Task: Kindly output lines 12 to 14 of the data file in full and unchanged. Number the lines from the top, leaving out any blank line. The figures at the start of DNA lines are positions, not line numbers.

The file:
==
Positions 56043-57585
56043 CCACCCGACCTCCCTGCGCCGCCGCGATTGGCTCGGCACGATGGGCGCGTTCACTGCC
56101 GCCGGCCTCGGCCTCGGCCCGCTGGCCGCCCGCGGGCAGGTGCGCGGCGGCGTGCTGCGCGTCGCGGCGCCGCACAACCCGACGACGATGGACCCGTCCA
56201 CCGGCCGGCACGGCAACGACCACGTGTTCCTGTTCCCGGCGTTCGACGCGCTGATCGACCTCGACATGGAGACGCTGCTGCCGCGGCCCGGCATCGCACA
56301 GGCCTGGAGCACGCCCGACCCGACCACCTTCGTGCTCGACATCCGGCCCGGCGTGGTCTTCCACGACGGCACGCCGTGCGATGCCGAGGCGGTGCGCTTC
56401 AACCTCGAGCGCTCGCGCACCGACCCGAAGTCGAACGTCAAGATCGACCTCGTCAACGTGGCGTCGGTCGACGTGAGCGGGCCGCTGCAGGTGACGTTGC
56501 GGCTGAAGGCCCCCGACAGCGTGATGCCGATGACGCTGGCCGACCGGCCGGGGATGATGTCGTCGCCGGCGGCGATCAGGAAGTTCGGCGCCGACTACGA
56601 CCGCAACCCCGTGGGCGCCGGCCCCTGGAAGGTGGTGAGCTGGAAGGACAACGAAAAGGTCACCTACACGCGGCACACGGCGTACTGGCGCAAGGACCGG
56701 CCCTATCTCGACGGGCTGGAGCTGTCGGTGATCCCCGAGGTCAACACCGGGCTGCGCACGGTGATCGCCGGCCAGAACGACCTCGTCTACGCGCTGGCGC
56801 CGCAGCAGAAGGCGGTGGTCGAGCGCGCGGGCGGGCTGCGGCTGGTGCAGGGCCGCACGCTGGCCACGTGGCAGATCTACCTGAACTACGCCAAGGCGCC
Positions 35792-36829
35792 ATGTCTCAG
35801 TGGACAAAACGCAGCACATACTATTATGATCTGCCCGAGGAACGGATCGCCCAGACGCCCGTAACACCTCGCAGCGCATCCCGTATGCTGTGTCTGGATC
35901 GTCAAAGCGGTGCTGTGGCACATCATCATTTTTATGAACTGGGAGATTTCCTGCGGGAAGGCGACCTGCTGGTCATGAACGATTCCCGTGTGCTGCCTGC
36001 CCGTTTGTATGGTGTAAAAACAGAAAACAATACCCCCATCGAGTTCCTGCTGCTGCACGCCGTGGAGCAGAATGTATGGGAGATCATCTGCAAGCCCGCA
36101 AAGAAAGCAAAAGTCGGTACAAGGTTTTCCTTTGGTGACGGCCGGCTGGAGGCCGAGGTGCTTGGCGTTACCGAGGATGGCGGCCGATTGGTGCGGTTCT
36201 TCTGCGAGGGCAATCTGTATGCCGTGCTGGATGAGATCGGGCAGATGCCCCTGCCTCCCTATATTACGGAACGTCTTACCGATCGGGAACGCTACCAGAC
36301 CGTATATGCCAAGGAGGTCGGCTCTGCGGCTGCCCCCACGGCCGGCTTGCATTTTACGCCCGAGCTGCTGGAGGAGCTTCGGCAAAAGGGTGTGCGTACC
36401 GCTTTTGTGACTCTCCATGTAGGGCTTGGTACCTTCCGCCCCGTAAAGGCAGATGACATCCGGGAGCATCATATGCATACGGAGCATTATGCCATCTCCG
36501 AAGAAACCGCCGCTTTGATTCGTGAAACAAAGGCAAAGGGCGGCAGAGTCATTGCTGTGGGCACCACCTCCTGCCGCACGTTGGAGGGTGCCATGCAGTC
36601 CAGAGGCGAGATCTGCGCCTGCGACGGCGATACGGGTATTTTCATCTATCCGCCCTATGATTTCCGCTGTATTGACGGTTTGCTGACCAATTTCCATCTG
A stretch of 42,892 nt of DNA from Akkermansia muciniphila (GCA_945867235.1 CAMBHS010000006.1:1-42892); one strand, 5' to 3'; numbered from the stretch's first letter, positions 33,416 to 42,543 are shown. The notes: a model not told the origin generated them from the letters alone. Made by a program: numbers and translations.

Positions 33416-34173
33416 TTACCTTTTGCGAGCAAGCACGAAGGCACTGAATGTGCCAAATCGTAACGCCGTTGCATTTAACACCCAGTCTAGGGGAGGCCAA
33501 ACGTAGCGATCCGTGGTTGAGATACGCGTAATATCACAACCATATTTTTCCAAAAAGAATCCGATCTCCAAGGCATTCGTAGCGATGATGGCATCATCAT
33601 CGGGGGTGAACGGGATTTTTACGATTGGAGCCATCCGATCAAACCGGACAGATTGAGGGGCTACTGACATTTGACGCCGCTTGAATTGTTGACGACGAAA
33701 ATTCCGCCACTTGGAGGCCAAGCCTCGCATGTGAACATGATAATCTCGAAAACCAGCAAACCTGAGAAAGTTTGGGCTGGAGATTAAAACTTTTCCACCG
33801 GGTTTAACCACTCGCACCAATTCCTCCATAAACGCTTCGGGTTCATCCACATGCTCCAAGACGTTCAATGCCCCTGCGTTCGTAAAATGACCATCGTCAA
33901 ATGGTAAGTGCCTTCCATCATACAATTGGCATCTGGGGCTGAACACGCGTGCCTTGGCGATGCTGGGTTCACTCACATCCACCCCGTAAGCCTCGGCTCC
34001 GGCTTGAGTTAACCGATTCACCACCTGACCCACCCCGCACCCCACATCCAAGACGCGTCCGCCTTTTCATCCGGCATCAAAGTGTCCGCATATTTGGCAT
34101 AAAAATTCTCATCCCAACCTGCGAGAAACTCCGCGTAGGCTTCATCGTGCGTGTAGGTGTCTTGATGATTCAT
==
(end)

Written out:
35792 ATGTCTCAG
35801 TGGACAAAACGCAGCACATACTATTATGATCTGCCCGAGGAACGGATCGCCCAGACGCCCGTAACACCTCGCAGCGCATCCCGTATGCTGTGTCTGGATC
35901 GTCAAAGCGGTGCTGTGGCACATCATCATTTTTATGAACTGGGAGATTTCCTGCGGGAAGGCGACCTGCTGGTCATGAACGATTCCCGTGTGCTGCCTGC